1. Summarize the attributes of each alternative.
  2. List the advantages of each alternative.
  3. Decide the importance of each advantage.
  4. Choose the alternative with the greatest TOTAL IMPORTANCE of advantages.

That seems pretty cut and dry, right? In actuality, it is not cut and dry at all when you are doing this with a group. CBA is both subjective and objective. It’s not a magic process that collects information and spits out an answer. This takes real skill in team listening, collaboration and negotiation. More to come on this in an upcoming post, right now we’ll get back to the phases.

Phase IV: The Reconsideration Phase (Emotionally Choosing)

All too often teams make decisions, leave the room, and then second guess the decision. Sometimes participants can be heard saying things that undermine the decision, showing they aren’t on board with the outcome. Phase IV is here to help avoid those things. Now that the team has a decision on paper, it’s time to do a gut check. Does the decision feel right? If not, why not? If the decision should be changed, revisit the work, understand what should be changed, and change it. Form a clear, accurate, sensory-rich, motivational perception of each advantage of the selected alternative. Then the team needs to make a commitment to successfully implement the final decision, as well as removing barriers to implementation. Depending on the size or scope of the decision, you may want to put some space in between Phase III and Phase IV, let people rest with it for a day or two before coming together to reconsider in Phase IV.

Phase V: the Implementation Phase (Physically Choosing)

Now it’s time to implement the decision. As implementation is happening, make sure the team is clear on the expected outcome of that decision. This allows for any adjustments or tweaks needed during implementation. After the decision has been implemented, evaluate the process and the results, and like all things in the lean world, make improvements!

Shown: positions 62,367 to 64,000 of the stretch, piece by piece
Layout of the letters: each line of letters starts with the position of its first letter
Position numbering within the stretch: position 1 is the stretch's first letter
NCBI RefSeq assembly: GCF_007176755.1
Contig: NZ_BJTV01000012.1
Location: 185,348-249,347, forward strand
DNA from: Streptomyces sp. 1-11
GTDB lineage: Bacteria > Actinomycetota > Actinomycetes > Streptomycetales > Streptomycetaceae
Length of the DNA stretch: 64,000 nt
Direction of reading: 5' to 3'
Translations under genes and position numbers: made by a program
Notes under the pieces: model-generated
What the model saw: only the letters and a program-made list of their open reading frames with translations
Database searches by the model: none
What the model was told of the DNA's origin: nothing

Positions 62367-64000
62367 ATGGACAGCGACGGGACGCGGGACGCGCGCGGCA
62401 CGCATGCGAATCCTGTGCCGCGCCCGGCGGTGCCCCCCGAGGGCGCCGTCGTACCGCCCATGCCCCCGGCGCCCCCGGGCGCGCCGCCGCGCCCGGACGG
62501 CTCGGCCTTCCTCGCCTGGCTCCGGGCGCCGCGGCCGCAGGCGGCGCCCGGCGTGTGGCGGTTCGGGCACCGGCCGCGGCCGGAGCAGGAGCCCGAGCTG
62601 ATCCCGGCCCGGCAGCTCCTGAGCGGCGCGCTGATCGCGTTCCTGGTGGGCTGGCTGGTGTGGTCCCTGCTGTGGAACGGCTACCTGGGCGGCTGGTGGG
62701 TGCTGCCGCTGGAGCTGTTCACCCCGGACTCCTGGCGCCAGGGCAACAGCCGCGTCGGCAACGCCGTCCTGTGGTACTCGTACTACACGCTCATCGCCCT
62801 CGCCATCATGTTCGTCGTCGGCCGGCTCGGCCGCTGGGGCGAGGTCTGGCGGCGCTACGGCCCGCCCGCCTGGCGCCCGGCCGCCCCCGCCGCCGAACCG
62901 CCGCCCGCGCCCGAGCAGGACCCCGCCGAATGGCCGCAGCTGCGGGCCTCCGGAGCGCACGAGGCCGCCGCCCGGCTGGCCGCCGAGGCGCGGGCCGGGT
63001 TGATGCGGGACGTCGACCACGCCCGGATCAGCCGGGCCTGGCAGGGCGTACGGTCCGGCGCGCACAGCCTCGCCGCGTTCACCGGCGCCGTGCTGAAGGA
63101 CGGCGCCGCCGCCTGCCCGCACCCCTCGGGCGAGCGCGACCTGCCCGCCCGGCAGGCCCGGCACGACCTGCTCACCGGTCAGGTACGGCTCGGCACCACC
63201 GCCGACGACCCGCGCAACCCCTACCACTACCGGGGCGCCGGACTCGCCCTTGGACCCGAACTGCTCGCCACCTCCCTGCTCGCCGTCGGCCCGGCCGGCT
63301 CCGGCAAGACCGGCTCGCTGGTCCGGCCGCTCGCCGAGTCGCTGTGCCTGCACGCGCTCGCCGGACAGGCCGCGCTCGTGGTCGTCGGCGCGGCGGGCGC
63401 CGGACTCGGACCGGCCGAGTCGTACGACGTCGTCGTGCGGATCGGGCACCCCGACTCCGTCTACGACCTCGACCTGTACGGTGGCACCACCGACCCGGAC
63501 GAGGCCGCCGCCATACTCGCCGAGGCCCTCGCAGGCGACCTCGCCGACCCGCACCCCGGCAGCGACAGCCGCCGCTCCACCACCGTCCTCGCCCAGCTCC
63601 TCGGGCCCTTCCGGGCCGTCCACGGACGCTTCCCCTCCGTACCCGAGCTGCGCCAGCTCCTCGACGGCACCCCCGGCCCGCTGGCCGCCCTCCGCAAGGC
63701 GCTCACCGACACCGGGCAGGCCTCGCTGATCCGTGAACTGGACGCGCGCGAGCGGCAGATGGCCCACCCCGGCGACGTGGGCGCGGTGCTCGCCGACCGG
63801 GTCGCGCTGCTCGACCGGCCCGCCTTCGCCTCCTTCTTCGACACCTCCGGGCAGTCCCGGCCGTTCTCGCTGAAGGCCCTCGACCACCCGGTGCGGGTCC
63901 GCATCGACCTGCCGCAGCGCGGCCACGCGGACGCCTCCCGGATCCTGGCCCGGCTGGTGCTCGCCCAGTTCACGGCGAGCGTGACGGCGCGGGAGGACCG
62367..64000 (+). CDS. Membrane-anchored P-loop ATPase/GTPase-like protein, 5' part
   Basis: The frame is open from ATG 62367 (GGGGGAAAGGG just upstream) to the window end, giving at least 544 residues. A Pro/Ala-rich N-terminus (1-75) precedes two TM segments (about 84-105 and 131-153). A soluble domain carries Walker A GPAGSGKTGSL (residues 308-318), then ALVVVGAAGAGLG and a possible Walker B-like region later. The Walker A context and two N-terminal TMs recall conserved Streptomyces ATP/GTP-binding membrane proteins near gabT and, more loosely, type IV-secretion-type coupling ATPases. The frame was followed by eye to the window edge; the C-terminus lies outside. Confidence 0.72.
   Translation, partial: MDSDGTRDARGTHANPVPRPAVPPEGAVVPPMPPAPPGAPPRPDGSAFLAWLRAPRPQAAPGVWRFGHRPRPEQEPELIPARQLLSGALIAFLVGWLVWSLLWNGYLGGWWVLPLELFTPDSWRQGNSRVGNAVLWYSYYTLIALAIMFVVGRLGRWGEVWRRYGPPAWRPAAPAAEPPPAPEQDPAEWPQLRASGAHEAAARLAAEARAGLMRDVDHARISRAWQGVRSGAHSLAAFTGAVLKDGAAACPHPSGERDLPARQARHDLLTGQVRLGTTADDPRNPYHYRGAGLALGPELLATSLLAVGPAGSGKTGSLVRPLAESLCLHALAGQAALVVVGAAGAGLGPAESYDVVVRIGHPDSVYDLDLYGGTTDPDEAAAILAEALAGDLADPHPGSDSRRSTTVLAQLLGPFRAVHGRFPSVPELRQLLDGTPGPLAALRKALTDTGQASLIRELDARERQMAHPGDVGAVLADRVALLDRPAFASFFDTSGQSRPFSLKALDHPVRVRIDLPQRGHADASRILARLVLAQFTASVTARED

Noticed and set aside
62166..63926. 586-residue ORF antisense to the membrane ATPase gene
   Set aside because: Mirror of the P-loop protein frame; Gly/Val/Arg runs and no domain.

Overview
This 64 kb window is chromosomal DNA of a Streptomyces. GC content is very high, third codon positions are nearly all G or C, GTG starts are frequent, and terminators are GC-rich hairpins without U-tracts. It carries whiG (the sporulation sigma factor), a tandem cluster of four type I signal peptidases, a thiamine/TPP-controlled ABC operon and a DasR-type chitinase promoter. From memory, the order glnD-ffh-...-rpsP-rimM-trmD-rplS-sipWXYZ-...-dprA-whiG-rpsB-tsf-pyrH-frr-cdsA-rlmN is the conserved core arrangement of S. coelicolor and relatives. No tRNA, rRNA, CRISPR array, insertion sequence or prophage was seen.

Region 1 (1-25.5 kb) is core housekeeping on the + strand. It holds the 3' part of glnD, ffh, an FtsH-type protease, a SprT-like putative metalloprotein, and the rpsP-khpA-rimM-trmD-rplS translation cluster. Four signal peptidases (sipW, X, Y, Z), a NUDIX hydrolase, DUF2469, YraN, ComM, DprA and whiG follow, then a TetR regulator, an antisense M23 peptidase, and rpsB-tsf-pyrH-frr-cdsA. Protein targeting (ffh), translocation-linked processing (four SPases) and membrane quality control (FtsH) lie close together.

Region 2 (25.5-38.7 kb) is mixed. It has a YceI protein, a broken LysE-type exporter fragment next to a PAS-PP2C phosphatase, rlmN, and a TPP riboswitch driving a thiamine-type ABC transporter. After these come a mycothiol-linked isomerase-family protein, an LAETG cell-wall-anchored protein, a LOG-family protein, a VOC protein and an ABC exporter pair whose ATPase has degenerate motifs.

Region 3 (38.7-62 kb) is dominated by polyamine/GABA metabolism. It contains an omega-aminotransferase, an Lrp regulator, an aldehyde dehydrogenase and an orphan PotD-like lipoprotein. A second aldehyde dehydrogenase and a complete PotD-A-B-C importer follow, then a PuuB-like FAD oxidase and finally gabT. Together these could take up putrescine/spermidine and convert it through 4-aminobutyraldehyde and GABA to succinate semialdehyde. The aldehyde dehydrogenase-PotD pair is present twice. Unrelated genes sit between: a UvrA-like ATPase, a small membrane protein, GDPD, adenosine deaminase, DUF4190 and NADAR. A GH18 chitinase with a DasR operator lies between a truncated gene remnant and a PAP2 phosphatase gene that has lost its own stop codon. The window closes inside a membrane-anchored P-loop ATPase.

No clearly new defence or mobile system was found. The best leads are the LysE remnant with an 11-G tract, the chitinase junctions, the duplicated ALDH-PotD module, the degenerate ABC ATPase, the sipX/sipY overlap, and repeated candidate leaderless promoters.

Why use all five phases?

These phases probably feel familiar to you. As you were reading through them, you might be thinking “yes, these things should always be done when making complex group decisions!” But now think about decisions you’ve been part of in the past. Think about the times you’ve experienced these phases and times some of them may have been skipped. Most of the bad experiences I’ve had missed something. The good experiences generally hit all of them. While many of the specifics from phases I, II, IV and V may feel intuitive, I’ve found it very helpful to intentionally follow all of the phases (and really understand how to do Phase III!) that Jim Suhr identified as part of the CBA Decisionmaking System.

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Rebecca Snelling coaches people, teams and organizations on Leadership and Lean Transformation with an emphasis on advancing culture. She started in the construction industry in 1996, and began coaching companies and teams in 2006 with a focus on applying Lean principles in various organizations and project types. She works with owners, architects, contractors, engineers and trade partners, as well as full project delivery teams. She coaches Leaders at all levels to integrate Lean thinking into their organization and develops Lean Coaches to effectively facilitate, train and coach others implementing Lean practices and behaviors.